Donald Trump Is Trying To Roll Back His Immigration Comments, & It’s Pretty Ironic

by Chelsea Stewart
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At this point, you never really know what to expect from the president in relation to his ideas on immigration. Whether he’s in a press conference or on Twitter, his comments on the topic often seem to fluctuate by the day. And the most recent in this pattern are Donald Trump’s latest immigration comments, which are, if I'm being honest, really ironic.

On Jan. 16, during a White House meeting with Kazakhstan President Nursultan Nazarbayev, Trump said he wants immigrants to come in "from everywhere,” according to Politico. “I want them to come in from everywhere, everywhere,” he said, in response to a reporter's question about if he wanted more immigrants from Norway.

Trump was responding to comments he made during a meeting on Jan. 11 to discuss a deal on immigration and Deferred Action for Childhood Arrivals (DACA), an Obama-era program that gives temporary amnesty to around 800,000 young undocumented immigrants who arrived in the United States as children. At the meeting, Trump reportedly called Haiti and African countries “sh*tholes” after finding out the deal would include protections of people from those countries. Trump reportedly asked, “Why do we want people from Haiti here?” Then he reportedly suggested that he preferred immigrants from places like Norway. Trump has since denied using the word "sh*tholes," saying via Twitter that "the language used by me at the DACA meeting was tough, but this was not the language used."

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But whatever the word choice, his latest comment is pretty ironic.

Despite saying that he wants immigrants "from everywhere," his previous statements on immigration don't really match up.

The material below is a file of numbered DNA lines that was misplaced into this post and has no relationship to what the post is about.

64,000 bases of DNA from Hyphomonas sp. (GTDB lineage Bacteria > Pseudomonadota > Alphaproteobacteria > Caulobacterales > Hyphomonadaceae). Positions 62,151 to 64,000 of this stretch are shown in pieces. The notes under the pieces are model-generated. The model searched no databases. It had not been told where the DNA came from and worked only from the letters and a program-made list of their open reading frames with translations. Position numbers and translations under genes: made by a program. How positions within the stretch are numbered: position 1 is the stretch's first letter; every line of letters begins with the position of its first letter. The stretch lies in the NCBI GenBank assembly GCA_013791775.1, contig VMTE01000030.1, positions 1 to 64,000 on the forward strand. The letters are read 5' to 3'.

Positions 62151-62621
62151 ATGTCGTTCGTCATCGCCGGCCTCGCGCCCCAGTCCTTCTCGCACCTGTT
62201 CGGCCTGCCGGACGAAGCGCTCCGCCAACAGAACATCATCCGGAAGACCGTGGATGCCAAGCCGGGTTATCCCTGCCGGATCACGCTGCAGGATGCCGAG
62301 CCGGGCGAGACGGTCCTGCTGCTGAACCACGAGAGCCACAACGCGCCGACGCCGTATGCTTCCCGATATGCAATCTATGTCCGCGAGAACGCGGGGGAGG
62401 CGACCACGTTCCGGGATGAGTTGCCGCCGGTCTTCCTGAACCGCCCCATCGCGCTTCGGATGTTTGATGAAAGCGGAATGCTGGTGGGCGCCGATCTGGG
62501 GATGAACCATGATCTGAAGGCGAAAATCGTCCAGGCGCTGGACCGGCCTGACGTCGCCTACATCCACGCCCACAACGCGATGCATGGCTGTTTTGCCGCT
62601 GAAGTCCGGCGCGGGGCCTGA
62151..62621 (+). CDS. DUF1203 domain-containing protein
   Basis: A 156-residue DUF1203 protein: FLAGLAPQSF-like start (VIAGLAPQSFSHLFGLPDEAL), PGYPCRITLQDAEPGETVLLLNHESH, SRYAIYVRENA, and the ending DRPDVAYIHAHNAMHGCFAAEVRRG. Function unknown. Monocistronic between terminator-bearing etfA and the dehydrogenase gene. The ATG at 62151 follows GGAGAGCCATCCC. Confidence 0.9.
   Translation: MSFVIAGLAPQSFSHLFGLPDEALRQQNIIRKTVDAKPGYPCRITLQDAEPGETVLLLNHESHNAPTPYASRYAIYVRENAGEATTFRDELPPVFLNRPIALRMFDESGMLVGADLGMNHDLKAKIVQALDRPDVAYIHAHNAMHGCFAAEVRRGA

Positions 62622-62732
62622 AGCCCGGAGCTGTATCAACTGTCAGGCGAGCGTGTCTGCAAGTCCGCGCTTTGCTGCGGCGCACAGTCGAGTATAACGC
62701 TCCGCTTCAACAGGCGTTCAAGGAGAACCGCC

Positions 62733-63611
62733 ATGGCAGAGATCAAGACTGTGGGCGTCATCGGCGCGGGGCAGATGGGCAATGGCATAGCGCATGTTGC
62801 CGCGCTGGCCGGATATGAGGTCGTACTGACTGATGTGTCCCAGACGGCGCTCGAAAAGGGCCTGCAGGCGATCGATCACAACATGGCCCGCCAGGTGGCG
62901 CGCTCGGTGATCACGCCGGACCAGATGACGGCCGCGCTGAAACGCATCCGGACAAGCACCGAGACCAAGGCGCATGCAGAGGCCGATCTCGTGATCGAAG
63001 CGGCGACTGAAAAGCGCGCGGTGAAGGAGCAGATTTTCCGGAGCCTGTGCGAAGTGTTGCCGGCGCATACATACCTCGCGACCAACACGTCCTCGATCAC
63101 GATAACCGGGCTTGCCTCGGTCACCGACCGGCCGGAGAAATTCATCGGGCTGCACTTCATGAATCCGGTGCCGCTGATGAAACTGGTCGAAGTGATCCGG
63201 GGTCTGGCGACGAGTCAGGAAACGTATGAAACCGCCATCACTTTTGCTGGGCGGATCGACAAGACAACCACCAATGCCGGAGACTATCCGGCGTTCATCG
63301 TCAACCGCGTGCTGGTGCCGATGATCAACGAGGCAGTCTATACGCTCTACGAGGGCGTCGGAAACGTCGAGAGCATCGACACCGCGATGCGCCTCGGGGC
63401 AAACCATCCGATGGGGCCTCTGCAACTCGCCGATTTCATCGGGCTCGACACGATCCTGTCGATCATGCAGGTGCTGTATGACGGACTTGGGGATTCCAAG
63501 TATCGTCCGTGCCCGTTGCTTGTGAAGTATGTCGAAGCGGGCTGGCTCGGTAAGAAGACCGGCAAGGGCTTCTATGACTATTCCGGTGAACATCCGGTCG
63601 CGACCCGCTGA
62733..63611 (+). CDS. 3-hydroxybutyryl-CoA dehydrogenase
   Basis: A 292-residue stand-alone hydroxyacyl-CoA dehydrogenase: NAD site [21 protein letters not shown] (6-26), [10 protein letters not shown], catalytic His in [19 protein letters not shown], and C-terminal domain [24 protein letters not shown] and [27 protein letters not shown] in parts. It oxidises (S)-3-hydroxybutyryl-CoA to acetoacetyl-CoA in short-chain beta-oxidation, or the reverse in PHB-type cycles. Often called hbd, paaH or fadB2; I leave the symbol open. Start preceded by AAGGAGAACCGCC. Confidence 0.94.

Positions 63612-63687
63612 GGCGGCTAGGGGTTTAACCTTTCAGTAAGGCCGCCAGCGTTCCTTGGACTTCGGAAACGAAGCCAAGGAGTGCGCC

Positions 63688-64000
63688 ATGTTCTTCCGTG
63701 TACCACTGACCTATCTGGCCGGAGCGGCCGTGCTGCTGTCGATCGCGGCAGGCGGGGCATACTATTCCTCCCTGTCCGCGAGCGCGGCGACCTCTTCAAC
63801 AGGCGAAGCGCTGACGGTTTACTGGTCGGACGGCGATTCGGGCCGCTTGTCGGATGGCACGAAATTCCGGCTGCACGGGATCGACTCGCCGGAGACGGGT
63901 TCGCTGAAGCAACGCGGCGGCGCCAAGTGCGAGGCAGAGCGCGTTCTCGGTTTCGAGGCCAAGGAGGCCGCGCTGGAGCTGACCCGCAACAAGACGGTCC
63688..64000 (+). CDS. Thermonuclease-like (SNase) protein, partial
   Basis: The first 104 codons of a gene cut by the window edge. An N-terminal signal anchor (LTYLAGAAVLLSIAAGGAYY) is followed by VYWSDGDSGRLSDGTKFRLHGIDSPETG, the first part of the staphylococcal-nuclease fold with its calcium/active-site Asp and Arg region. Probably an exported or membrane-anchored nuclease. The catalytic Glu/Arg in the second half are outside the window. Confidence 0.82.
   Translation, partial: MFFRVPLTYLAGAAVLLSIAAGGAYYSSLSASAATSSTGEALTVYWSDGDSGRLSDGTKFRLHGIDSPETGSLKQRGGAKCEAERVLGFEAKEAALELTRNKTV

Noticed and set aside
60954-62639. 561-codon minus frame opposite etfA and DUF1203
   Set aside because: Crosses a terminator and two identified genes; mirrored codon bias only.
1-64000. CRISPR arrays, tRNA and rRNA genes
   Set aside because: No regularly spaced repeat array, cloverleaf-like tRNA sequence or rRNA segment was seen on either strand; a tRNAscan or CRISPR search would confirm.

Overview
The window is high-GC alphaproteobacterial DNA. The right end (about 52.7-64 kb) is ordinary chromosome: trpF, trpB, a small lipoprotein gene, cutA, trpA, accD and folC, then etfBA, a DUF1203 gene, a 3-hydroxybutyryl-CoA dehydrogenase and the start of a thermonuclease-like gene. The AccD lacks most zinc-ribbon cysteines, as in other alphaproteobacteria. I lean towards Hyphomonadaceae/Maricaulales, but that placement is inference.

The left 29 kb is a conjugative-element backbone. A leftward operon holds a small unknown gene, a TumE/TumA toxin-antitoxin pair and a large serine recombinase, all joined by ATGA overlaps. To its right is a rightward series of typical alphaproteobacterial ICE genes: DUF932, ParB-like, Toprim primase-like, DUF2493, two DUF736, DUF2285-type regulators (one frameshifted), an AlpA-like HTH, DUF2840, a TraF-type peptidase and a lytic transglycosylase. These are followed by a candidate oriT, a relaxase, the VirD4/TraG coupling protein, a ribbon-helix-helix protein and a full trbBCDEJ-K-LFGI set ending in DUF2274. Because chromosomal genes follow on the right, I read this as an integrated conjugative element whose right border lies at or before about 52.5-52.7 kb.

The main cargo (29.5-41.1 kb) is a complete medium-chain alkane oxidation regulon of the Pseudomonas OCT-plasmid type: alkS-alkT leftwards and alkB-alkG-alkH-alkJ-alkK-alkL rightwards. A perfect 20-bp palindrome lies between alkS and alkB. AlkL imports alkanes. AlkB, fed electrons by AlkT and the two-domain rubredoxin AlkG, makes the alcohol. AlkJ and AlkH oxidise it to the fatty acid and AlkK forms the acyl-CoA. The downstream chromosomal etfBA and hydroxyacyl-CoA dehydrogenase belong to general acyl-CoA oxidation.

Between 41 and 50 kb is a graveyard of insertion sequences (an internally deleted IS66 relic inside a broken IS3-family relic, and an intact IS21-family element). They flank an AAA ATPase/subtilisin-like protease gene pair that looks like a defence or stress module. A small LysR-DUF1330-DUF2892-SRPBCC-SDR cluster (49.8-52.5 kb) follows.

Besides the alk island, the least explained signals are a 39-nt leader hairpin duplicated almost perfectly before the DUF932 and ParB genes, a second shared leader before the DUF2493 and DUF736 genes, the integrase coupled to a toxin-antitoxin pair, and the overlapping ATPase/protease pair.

The Trump administration has been fighting for the past year to ban immigrants and travelers from certain countries. In January of 2017, he tried to implement a travel ban against people coming from largely Muslim countries such as Iran, Iraq, Libya, Syria, Yemen, and Somalia. The ban, which went through multiple versions, has faced numerous legal challenges and has been blocked several times. As of January 2018 the ban has been allowed to go into effect while the legal battles continue.

And during his presidential campaign, Trump also said there were certain types of immigrants he didn't want to see. On Dec. 7, 2015, Trump called for “a total and complete shutdown of Muslims entering the United States," seemingly arguing that any Muslim could potentially be a threat to American citizens.

Trump has also been very vocal about his thoughts on Mexican immigrants. During his presidential announcement speech on June 16, 2015, he said that Mexico allegedly sends people with “lots of problems” into the United States. “They’re sending people that have lots of problems, and they’re bringing those problems with us," he said. "They’re bringing drugs. They’re bringing crime. They’re rapists. And some, I assume, are good people."


In the last few days, Trump’s gone full on Twitter Fingers to clear up his reported “sh*thole” comments.

After Trump’s reported comments surfaced online, he took to his Twitter to insist that he hadn’t used any derogatory words to describe Haiti and African countries. He wrote on Jan. 12,

The language used by me at the DACA meeting was tough, but this was not the language used. What was really tough was the outlandish proposal made – a big setback for DACA.

And then the same day, he added,

Never said anything derogatory about Haitians other than Haiti is, obviously, a very poor and troubled country. Never said “take them out.” Made up by Dems. I have a wonderful relationship with Haitians. Probably should record future meetings - unfortunately, no trust!

But Sen. Dick Durbin, the only Democrat present during the White House meeting, declared that Trump did, in fact, make said comment. “He said these hate-filled things and he said them repeatedly,” Durbin said on Jan. 12, according to The Hill.

Others present, however, have supported the president. On Jan. 12, Republicans Sen. David Perdue and Sen. Tom Cotton, both of whom attended the meeting, released a joint statement saying they "do not recall the president saying these comments specifically."

And it's really just been a game of who-said-what since.

So, who knows if we'll actually ever get a definitive answer of the actual words Trump uttered during that White House conversation, but perhaps he actually meant the ones he said today.